2007: In 2007 the YZ125‘s fork stanchion tubes were tapered into a thinner midsection, and new damping was added. The steel components on the Kayaba shock were replaced with lighter aluminum pieces. Oversized Pro Taper Contour bars replaced the old-school steel handlebars. Aluminum bolts replaced the previous steel bolts on many parts of the bike. The silencer’s perf-core section was shortened by 75mm to improve throttle response without increasing sound.

2008: The YZ125 in 2008  inherited the front-brake caliper, fork stanchions, lower fork bracket and a chain guide from the then-current YZ250F. Also, a new reed valve was added, and the front master cylinder piston was made 1.48mm smaller.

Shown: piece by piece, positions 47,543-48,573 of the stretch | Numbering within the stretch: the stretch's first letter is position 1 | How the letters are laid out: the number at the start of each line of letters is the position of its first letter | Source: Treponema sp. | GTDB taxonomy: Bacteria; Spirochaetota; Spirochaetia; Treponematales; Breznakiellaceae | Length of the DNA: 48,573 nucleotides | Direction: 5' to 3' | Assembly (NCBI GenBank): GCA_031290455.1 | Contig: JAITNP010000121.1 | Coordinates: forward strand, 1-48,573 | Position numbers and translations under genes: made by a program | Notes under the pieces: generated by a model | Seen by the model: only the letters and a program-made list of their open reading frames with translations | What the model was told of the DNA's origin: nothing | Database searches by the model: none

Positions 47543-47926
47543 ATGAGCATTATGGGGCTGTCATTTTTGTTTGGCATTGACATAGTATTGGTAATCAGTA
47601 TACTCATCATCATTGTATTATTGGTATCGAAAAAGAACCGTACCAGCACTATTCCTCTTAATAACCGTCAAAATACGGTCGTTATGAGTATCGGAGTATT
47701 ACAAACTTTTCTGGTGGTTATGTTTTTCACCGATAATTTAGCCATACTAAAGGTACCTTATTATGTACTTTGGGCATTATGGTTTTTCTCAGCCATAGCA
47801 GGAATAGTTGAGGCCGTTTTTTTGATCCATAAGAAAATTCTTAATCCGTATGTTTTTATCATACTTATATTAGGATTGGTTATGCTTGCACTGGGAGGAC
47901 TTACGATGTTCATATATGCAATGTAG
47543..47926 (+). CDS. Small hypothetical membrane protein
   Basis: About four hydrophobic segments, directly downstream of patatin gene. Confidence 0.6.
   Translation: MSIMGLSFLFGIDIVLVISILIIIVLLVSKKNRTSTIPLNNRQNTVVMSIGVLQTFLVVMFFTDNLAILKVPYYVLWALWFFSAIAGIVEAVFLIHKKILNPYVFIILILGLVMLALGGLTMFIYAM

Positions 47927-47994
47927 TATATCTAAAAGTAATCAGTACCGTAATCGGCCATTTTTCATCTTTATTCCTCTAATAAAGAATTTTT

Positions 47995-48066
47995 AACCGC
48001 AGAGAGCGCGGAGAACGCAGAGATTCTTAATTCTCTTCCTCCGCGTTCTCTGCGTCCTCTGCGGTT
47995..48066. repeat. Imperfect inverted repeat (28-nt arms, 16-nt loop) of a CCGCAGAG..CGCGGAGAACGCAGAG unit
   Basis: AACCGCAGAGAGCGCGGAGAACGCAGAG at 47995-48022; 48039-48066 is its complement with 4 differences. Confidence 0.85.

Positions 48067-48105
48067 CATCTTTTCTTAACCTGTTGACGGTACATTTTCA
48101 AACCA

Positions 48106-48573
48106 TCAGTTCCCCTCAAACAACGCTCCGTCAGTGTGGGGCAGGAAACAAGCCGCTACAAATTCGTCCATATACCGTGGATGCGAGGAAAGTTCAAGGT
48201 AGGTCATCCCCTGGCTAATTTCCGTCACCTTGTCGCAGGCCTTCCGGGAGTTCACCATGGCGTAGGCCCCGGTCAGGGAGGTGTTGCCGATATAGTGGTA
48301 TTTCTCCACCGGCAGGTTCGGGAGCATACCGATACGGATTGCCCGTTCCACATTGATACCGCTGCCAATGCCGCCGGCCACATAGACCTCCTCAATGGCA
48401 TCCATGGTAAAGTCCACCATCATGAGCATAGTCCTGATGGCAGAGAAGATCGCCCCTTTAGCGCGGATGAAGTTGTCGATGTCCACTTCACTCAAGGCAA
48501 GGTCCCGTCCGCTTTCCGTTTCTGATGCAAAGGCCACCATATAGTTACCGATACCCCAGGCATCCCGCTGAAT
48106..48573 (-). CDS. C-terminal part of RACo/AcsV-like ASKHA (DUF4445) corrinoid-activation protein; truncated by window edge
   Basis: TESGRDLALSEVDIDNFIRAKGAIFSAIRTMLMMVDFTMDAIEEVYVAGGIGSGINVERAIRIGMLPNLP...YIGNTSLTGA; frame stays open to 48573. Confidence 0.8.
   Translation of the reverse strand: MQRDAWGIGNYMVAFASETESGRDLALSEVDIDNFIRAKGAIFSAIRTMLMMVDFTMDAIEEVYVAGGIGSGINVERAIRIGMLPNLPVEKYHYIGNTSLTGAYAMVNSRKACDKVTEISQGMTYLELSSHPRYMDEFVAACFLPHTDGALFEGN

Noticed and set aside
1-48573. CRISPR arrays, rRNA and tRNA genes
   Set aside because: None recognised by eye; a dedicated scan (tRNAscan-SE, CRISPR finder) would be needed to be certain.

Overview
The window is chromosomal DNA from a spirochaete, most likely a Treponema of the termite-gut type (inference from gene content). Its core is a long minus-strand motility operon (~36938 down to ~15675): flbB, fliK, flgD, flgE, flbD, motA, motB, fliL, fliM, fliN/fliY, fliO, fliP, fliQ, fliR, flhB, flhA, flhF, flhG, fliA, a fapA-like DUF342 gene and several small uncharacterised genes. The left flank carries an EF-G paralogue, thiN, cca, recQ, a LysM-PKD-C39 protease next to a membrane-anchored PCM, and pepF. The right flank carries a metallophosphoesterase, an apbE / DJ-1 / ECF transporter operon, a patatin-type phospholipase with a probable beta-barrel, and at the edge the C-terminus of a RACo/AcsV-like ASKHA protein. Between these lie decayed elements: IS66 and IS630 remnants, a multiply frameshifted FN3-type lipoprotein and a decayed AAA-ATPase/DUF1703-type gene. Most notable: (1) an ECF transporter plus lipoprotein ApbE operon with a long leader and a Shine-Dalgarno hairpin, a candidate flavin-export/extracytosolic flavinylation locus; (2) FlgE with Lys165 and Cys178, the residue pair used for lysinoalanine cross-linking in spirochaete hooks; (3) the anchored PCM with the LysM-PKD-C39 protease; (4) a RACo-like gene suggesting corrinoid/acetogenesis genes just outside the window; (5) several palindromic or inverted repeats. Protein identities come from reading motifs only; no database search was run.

2009: Yamaha upgraded the oversized, steel, serpentine brake-hose holder with a 32-gram-lighter aluminum clamp. The 2009 YZ125 also earned a new seat cover and a new Dunlop 742F front tire. 

2010: No changes beyond Bold New Graphics (BNG). 

2011: Yamaha stopped making different bikes for the American, European and Japanese markets. The switch to one model, with a worldwide global spec, was a money-saving strategy. The majority of changes were designed to make the 2011 YZ125 powerplant run on the lower-grade gasoline of third-world countries. For example, remember when Yamaha shortened the silencer’s perf-core by 75mm in 2007 to improve throttle response? Well, under the worldwide global spec, the silencer was lengthened by 75mm and the core enlarged from 27mm to 30mm. Additionally, the 410 main jet was exchanged for a 430, while the 6BFY42-3 needle was swapped out for a 6BFY43-3 needle. 

2012/2013/2014: Besides playing hop-scotch from a blue to a white to a blue rear fender, these three model years only saw BNG.